COVID-19: How California Community Colleges Are Responding

Chancellor Oakley gave coronavirus updates and answered questions via Zoom conference

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Natalie Casey, Staff Writer

California Community Colleges Chancellor Eloy Ortiz Oakley held a conference via Zoom on April 12 to discuss updates on how COVID-19 is affecting students and faculty at community colleges across California. There are 115 community colleges throughout California, and the conference was attended by students from all over the Golden State. 

Oakley began by praising California’s colleges. He specifically mentioned students at Cerritos College who handed out over 1,000 meals to people in need during this crisis. 

The Zoom conference mainly focused on major initiatives and executive orders that have been issued. With an emphasis on the importance of the 2020 Census, Oakley’s advice to community colleges was to “prepare for this to extend into the spring of 2021.”

The first item addressed was an executive order to temporarily suspend student withdrawal regulations. Students who filed for a withdrawal before the stay at home order are able to request that their record “W” be changed to an “excused withdrawal,” Oakley said.  

This was followed with explanations about decisions to have a grading policy that is more flexible for students during this time. For Example, UCs and CSUs will accept pass/no pass for courses taken during the stay at home order. Most universities will offer leniency to students planning to transfer “a few units shy of the required 60 units,” according to Marty J. Alvarado, Executive Vice Chancellor for Educational Services. It is unclear if a pass/no pass option at this juncture will become policy at Glendale College. 

Oakley spoke of the CARES act, short for ‘Coronavirus Aid, Relief, and Economic Security Act,’ which was recently made into law. This law allows colleges flexibility to decide how to provide the aid to students. Glendale Community College’s total allocation is $10,056,959 with $5,028,480 of that total going towards “Emergency Financial Aid Grants to Students.”

El Vaquero reached out to Ryan Mc Elhinney, the Acting Director of Government Relations at the Community College League of California, who informed us how the funds will be distributed. “Colleges will be given broad discretion on how and who to distribute the funds – as long as they are for coronavirus related emergencies,” he said.” This could range from direct cash grants to students who may have lost their job, laptops for students who can’t afford them but are now taking online courses.”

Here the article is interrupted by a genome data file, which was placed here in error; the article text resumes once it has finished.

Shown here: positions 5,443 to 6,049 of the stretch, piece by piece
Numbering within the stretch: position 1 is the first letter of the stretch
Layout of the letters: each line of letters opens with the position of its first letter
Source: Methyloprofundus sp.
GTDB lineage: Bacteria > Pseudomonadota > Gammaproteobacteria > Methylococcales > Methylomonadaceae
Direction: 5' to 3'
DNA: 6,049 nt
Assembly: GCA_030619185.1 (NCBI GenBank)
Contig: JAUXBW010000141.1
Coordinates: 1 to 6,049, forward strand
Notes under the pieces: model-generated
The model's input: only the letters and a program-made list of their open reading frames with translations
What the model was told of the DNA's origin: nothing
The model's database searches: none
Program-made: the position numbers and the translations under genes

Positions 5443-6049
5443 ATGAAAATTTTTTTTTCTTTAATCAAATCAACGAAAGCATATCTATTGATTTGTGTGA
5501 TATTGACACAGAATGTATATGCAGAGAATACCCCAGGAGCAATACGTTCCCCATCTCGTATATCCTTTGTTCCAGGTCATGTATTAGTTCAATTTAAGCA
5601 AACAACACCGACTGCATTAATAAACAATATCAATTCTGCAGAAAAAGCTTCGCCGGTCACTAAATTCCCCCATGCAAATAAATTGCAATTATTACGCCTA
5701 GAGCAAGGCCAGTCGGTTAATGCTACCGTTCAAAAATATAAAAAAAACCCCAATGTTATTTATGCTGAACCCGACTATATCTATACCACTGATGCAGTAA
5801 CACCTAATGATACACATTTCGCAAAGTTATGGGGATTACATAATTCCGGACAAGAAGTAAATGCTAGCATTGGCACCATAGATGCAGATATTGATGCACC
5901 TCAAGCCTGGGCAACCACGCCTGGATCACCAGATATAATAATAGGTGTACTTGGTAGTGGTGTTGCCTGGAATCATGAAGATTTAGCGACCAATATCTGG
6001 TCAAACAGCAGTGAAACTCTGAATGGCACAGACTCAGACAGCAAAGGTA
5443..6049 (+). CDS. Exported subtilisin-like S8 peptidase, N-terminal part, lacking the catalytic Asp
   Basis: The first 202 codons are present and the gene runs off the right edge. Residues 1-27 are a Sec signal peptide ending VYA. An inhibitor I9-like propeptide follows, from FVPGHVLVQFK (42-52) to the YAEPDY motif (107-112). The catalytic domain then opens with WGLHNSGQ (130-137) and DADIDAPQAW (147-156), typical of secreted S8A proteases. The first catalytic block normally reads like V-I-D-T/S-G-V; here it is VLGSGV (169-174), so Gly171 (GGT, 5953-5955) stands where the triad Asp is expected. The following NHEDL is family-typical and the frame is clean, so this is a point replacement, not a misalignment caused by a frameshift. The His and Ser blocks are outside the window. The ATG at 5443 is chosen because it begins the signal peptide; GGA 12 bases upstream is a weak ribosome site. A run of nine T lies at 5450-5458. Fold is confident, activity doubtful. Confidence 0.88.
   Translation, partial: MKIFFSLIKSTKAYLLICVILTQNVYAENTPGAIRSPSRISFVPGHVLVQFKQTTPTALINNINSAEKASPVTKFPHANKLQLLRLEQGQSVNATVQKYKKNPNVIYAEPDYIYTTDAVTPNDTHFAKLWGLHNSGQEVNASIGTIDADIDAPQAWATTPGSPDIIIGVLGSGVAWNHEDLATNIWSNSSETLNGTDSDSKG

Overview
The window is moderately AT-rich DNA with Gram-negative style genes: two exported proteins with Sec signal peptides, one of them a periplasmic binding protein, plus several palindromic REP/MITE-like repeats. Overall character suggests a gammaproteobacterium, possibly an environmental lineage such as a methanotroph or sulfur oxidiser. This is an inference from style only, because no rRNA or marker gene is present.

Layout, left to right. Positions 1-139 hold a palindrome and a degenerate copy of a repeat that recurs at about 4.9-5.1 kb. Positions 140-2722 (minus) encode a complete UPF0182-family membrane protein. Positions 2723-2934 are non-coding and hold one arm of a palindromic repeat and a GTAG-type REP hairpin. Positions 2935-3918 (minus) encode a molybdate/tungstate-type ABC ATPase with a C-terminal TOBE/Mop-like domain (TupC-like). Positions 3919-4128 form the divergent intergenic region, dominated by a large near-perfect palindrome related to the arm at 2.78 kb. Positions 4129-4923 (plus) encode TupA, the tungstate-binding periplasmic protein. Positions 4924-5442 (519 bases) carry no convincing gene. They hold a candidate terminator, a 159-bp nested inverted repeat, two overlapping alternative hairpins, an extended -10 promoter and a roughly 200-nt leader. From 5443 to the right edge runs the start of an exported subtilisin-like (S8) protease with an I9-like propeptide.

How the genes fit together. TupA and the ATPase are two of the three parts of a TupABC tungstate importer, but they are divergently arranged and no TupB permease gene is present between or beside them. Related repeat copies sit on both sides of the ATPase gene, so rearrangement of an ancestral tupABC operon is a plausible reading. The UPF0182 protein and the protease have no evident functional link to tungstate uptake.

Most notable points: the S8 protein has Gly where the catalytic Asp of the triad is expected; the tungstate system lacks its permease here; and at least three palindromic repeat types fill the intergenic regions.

The 2020 Census was a main issue during the conference, with emphasis from Oakley on how important it is to report yourself. He explained that participation in the census directly influences the resources and representation California receives from Washington. 

“College students are at a risk of being undercounted in California … this effort is essential to get a complete count of every member of the community so that students are fairly represented by our congressional leadership and that our colleges get their fair share of federal resources for many years to come,” said Oakley. 

Filling out the Census can be done online. The process takes around 10 minutes to complete. 

The chancellor was questioned about the seemingly inevitable recession and how it would affect our community. He explained that in August, the Budget Committee will discuss the cuts that need to be made to education after revenues are better understood. 

“The bottom line is this, one we don’t know how big of an impact this is gonna be at because we are not through this crisis, what we do know is that there will be an impact,” Oakley stated. He further explained that in previous recessions, community colleges are hit hard by budget cuts, but that he will be “advocating heavily” for funding. The chancellor also mentioned that 70% of first responders, people who are essential right now, are trained through California’s community colleges. 

In an op-ed for The San Diego Union-Tribune Oakley wrote about the important function of community colleges.“Today, 70% of first responders — firefighters, police, paramedics, nurses, medical technicians and other essential workers — receive training at community colleges,” the op-ed reads.” They are out there now, working, helping, fighting and saving lives. Many others stand ready to leave our colleges and help as soon as they get licensing approval to do so.” 

Oakley shared that his office is assuming that the stay at home order will extend until spring of 2021, and he is advising California community colleges to make preparations for that estimate. He remained hopeful that it will not come to that, but explains that if the stay at home order is lifted, returning to classes in the fall will not be like previous semesters. 

When California Gov. Gavin Newsom lifts the order, students, faculty and staff should expect that social distancing will still be in place at the colleges. That could mean no large lecture halls and most classes taught remotely. Oakley said he wanted students to know he is confident in them and the California community college system. “We have the most resilient students in all of California higher education,” he said.

Natalie Casey can be reached at [email protected]